I’ve been posting stats all day showing that the mushers in front at Nikolai usually ends up in the front at Nome. The run from Nikolai to McGrath is an even stronger indicator. The team that ‘wins’ that run is the team to beat. Maybe not the first team, but the one with the strong run time and good position.

Right now, that’s Jessie Royer. She left Nikolai in 2nd, right behind Richie Diehl, and she’s passed him and put a mile of trail between them. There’s nothing but markers between her and Nome. There are a lot of them to be sure, 700 miles worth, but she’s in charge.

If she falters, the next 4 teams – Richie Diehl, Aaron Burmeister, Wade Marrs and Travis Beals – would all be first time champions, too.

To win the Iditarod you have to do a lot of things right. First you must pay your dues. No rookie has won since the 3rd race. Since those first three races, new winners average 5 Iditarods before they win. They must master the three legs of building a championship caliber team, genetics, training, and nutrition. Equipment gets a lot of attention, but really doesn’t make much difference. Lance Mackey once won the Iditarod driving a sled he’d traded for at the start line.

Then there’s the luck factor. Both in training and on the race itself, you’ve got to do everything right, and then catch some breaks. Just like your favorite sports team, they have to avoid injuries and have a few bounces go their way.

Pete Kaiser having dogs in heat in the race is a bad break.

When many of the lead pack jumped out early in the race to avoid deteriorating trails on Monday, it was a calculated risk. They traded rest in exchange for a better trail. Jessie stayed back, running 25th thru Finger and 13th through Rainy. The trail didn’t change, and she had one of the fastest runs to Rohn. That’s a good bounce.

The mushers know better than anyone how it’s going. They’re notoriously coy, either being humble when they have it, or trying to stay positive when they don’t. While they can be hard to read, you can’t fake a smile. Watch the interviews, you can tell who likes what they’re driving, and who’s more concerned about making it. There’s a video on Insider titled “It’s a Happy Jessie Royer in Nikolai.”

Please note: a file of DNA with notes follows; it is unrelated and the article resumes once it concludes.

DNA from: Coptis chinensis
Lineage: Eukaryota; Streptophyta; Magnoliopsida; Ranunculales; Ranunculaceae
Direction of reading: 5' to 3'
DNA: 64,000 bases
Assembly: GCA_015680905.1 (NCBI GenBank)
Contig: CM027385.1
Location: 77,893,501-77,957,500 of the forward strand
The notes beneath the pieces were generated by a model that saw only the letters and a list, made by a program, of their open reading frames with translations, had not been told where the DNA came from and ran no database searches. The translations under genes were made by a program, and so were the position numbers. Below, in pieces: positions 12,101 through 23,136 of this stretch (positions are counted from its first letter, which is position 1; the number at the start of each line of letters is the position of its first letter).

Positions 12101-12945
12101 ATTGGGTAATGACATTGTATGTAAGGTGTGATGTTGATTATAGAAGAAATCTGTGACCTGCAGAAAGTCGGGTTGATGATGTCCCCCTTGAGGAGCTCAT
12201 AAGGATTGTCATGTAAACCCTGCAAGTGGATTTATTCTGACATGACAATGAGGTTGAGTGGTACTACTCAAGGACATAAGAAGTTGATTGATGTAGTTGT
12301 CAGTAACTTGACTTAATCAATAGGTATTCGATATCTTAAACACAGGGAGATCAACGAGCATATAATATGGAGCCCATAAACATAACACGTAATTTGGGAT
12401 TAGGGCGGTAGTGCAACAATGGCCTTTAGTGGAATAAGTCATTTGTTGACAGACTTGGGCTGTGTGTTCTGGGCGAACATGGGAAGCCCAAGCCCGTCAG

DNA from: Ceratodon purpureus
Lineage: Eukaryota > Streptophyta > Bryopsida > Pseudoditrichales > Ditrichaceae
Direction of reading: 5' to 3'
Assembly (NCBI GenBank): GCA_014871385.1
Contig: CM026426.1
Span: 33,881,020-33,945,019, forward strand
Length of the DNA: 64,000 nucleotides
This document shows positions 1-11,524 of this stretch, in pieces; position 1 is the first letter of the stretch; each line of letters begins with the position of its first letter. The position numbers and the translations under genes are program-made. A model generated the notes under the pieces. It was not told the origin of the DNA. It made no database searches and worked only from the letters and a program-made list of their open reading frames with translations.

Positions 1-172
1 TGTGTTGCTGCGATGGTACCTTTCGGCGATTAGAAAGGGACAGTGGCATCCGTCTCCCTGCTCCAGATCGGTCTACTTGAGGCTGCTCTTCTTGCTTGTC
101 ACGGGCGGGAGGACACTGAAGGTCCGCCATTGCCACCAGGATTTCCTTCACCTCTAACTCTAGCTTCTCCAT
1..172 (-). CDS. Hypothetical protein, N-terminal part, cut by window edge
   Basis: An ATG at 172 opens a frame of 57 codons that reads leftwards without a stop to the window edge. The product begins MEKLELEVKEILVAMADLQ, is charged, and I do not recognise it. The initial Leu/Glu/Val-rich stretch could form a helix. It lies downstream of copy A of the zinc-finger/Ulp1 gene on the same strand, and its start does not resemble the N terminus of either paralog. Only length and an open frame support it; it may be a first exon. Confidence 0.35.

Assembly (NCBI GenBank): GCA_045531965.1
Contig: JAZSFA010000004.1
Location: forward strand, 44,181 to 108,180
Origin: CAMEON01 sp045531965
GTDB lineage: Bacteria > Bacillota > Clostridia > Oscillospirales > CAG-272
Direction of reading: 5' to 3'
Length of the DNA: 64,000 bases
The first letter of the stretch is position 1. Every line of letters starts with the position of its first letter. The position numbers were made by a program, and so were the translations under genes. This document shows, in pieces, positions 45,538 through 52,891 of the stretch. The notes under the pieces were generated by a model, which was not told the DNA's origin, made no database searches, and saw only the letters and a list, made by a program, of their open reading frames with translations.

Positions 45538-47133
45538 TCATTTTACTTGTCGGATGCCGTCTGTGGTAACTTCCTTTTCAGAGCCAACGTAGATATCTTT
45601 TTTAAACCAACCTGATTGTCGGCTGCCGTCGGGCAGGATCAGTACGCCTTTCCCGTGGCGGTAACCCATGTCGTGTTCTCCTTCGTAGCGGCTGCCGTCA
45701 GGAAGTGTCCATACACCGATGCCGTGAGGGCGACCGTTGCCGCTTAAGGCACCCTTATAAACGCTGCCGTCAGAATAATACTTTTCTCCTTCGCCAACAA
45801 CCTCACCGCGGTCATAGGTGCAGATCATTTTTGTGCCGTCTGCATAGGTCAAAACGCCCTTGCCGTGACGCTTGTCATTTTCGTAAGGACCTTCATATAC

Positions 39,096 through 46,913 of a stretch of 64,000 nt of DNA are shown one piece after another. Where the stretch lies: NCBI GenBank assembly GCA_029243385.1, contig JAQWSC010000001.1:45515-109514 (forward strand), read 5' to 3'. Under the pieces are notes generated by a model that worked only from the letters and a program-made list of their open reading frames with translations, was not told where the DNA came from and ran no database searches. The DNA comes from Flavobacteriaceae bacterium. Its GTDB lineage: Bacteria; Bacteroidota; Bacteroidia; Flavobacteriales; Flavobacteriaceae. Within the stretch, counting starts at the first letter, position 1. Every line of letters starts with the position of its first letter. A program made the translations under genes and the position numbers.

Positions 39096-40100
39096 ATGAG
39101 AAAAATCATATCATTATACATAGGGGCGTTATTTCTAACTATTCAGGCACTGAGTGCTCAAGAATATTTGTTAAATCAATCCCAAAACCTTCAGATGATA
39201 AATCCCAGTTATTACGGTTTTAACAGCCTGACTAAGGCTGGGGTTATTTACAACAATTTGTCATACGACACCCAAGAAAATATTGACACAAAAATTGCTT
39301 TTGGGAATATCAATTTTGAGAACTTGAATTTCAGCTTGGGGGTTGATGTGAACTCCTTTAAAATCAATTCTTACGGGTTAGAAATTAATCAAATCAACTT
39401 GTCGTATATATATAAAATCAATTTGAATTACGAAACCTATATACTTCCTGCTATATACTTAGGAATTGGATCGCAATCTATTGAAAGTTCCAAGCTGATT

If Jessie were to win, she would become the most experienced musher to ever do so, this being her 18th Iditarod. John Baker currently holds that distinction winning on his 16th. Mitch is the only other winner in double digits. Danny

 WinnerPrior Iditarods RunT-10 FinishesT- 20 FinishesPrev Year Finish
2019Pete Kaiser9585
2018Joar Ulsom5554
2012Dallas Seavey5334
2011John Baker1511125
2007Lance Mackey52210
2004Mitch Seavey102712
2003Robert Sorlie1119
1995Doug Swingley3336
1993Jeff King3126
1992Martin Buser8562
1990Joe Runyan423Scratch
1986Susan Butcher867Scratch
1985Libby Riddles20220
1984Dean Osmar10113
1983Rick Mackey52411
1980Joe May2125
1978Dick Mackey5556
1977Rick Swenson11110
1976Jerry Riley2112
1975Emmitt Peters 0000
1974Carl Huntington0000
1973Dick Wilmarth0000
 ChallengersPrior Iditarods RunT-10 FinishesT- 20 FinishesPrev Year Finish
2020Jessie Royer177143
2020Richie Diehl71411
2020Wade Marrs93514
2020Aaron Burmeister1851210
2020Travis Beals6245